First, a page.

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Engineering a thermostable transketolase for arylated substrates

Thangavelu Saravanan a, Marie-Luise Reif a, Dong Yi a, Marion Lorillière bc, Franck Charmantray bc, Laurence Hecquet bc and Wolf-Dieter Fessner *a
aInstitut für Organische Chemie und Biochemie, Technische Universität Darmstadt, Alarich-Weiss-Str. 4, 64287 Darmstadt, Germany. E-mail:
bClermont Université, Université Blaise Pascal, Institut de Chimie de Clermont-Ferrand, BP10448, 63000 Clermont-Ferrand, France
cCNRS, UMR 6296, ICCF, 63177 Aubière, France

Received 22nd July 2016 , Accepted 3rd October 2016

First published on the web 10th October 2016

Aromatic components are difficult substrates for enzymes catalyzing stereoselective carboligation reactions. We have engineered transketolase from Geobacillus stearothermophilus by directed evolution to utilize arylalkanals and benzaldehyde as the electrophilic substrate in highly stereoselective C–C bond forming conversions. Enzyme variants were discovered with rate accelerations up to 28-fold that convert 2-phenylethanal, 3-phenylpropanal, phenyloxyethanal, benzyloxyethanal, and (N-Cbz)-3-aminopropanal with formation of the corresponding aryl-substituted 1,3-dihydroxyketones in good yields (60–72%) and virtually complete (3S)-stereoselectivity (>99% ee). Novel double-site variants were also found for the conversion of benzaldehyde.


Non-covalent interactions involving aromatic rings such as π–π stacking, O–H/π, and cation–π interactions are key stabilizing elements in both chemical and biological recognition. Because of their hydrophobic nature and low chemical reactivity, aromatic ring systems are of paramount importance as constituents of synthetic building blocks for rational drug design and lead optimization in medicinal chemistry.1 Sustainability issues are progressively fostering the use of biocatalysis as a green, eco-friendly technology with significant potential for the chemical and pharmaceutical industries due to the advantages of their mild reaction conditions and intrinsically high chemo- and stereoselectivities.2 Enzyme-catalysed asymmetric carboligation is an emerging tool, yet aromatic components are of limited general utility for synthetic applications, because such compounds not only have low solubility in aqueous media but also low reactivity as electrophiles for aldolases.3,4 Aryl-substituted chiral building blocks are more suitable as substrates for thiamine diphosphate (ThDP) dependent enzymes,5 exemplified in the technical synthesis of (R)-phenylacetylcarbinol [(R)-PAC] as precursor to ephedrine and other alkaloids catalysed by pyruvate decarboxylase and related biocatalysts.6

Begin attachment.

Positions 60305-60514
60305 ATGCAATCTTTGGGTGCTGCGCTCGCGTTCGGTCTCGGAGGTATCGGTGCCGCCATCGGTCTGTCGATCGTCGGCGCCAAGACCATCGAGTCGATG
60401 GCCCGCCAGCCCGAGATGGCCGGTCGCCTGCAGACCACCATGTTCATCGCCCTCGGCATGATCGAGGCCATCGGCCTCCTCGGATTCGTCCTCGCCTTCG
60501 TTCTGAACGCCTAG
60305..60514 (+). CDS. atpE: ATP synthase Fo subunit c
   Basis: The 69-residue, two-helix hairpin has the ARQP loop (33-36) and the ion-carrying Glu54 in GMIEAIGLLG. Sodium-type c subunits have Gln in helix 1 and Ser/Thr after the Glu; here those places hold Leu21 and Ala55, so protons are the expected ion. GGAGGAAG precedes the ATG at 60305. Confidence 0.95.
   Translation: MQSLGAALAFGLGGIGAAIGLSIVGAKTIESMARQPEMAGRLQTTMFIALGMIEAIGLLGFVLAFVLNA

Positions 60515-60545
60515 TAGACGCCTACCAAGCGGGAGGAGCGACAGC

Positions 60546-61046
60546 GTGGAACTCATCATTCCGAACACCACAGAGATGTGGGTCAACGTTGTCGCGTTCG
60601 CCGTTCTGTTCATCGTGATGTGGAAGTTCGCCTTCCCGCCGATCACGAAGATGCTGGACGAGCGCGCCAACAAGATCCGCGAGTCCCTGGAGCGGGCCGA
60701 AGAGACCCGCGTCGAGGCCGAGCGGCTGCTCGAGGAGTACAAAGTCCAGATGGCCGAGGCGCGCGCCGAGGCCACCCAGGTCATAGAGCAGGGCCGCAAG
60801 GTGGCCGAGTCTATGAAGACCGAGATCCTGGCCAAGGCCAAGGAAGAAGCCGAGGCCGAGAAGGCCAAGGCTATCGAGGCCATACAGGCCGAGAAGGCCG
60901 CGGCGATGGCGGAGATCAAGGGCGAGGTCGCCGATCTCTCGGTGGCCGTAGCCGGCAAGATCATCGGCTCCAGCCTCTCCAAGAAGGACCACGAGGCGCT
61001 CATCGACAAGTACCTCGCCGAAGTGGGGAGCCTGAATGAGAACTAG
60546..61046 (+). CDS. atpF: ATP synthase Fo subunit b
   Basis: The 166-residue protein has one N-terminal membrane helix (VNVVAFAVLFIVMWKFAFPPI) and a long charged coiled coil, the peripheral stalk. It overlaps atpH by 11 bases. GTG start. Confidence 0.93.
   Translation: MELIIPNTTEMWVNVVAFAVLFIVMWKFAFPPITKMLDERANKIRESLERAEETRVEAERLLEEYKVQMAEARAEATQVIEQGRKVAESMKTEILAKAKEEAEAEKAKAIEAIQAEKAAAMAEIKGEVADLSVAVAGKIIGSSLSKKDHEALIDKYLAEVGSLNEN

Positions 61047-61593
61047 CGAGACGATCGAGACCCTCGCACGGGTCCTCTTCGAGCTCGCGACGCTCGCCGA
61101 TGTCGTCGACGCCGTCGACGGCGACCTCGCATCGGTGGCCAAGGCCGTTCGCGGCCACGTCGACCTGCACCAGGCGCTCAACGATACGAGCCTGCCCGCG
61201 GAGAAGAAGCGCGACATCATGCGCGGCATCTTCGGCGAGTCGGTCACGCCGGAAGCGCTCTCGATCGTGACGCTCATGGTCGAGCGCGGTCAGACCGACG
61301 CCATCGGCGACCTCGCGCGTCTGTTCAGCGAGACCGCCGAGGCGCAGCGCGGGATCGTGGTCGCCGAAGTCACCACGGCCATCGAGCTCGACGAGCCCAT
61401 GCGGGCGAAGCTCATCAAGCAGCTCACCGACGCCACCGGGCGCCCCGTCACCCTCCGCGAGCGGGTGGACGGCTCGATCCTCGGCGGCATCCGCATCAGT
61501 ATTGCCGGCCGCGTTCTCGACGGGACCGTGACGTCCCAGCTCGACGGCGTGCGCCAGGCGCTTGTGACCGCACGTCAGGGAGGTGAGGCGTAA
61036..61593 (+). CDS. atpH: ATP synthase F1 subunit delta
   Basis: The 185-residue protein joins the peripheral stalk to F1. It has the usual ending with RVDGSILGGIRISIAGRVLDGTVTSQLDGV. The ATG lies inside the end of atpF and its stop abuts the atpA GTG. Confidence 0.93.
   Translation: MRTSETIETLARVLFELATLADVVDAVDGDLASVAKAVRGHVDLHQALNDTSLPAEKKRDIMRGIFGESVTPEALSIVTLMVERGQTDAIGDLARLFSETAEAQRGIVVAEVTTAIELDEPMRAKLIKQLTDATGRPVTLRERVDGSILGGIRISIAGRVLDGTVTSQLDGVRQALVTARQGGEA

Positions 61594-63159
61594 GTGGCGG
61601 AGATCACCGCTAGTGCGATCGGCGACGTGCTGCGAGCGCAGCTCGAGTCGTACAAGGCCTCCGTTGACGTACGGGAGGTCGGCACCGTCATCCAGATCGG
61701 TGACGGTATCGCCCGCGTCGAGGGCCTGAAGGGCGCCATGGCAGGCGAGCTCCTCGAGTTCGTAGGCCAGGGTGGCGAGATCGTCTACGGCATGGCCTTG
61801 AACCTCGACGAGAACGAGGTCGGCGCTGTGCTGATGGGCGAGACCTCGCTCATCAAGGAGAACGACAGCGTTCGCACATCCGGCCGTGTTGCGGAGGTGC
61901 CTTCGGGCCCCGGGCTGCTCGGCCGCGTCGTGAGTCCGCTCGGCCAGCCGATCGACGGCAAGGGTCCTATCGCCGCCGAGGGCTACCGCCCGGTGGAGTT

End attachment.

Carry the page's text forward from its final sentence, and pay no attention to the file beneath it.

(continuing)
Transketolase (TK, EC, a key enzyme in metabolic regulation that serves to connect the pentose phosphate pathway to glycolysis, also is a member of the ThDP dependent enzymes toolbox.3,7In vivo, it performs the interconversion of various phosphorylated sugars by catalyzing a reversible transfer of a two-carbon ketol fragment from a ketose phosphate to an aldose phosphate (Scheme 1a). To render synthetic reactions irreversible in vitro, hydroxypyruvate (HPA) is used to generate the ketol nucleophile with release of CO2.8 Carboligation is both stereospecific, in that the new asymmetric centre formed has the (S) configuration, and stereoselective, in that the enzyme shows a strong kinetic preference for α-hydroxyaldehydes having a (2R)-configuration. This makes TK a potent biocatalyst for the asymmetric synthesis of chiral ketotriol products that have the final D-threo or (3S,4R) configuration. TK shows high specificity towards its nucleophilic ketol substrates but is more tolerant towards structural modification in the electrophilic aldehyde substrate.3,9,10 However, specific activity towards aliphatic aldehydes lacking a 2-hydroxylation is about 40-fold lower than for the corresponding hydroxylated derivatives.11 Also, the wild-type TK from E. coli has been reported not to convert benzaldehyde (1a) and the related heteroaromatic 2-furaldehyde and 2-thiophene carboxaldehyde,12,13 and to accept only a few arylated aldehydes such as phenylethanal (1b) with very low productivity.12,14

image file: c6gc02017h-s1.tif
Scheme 1 (a) Natural versus (b) desired catalytic reactions of transketolase.

Recently, we have identified the TK from Geobacillus stearothermophilus (TKgst) as a novel thermostable enzyme with high potential for practical applications and future biocatalyst development.15 TKgst offers a temperature optimum around 65 °C, remains active for three days at 65 °C, shows improved tolerance against deactivation by aldehyde electrophiles and has a high tolerance towards non-conventional media such as organic solvents and ionic liquids.16 Also, thermostability of the TKgst scaffold has been demonstrated to correlate well with mutational robustness.17,18 TKgst has high protein sequence and structural similarity to TKs from E. coli (TKeco), S. cerevisiae and B. anthracis, for which protein crystal structures have been determined with bound substrates for a detailed mechanistic understanding.19 Our previous structure-guided work to broaden the substrate scope of TKgst towards selected classes of non-natural substrates was targeted at two opposing residues Leu382 and Asp470 in the active-site that are responsible for substrate binding of the electrophilic reaction partner and for controlling the enantioselective binding of 2-hydroxyaldehydes by specific hydrogen bonding to the OH group (Fig. 1). Indeed, protein libraries L382X/D470X generated by site-specific saturation mutagenesis (SSM) furnished novel catalysts with significantly improved activity for the conversion of generic aliphatic substrates such as propanal,17 or with relaxed enantiomer selectivity for the conversion of non-natural (2S)-configurated hydroxyaldehydes including L-lactaldehyde and L-glyceraldehyde.18 However, no aryl-substituted aldehydes (Scheme 1b) have been tested yet as potential substrates for TKgst.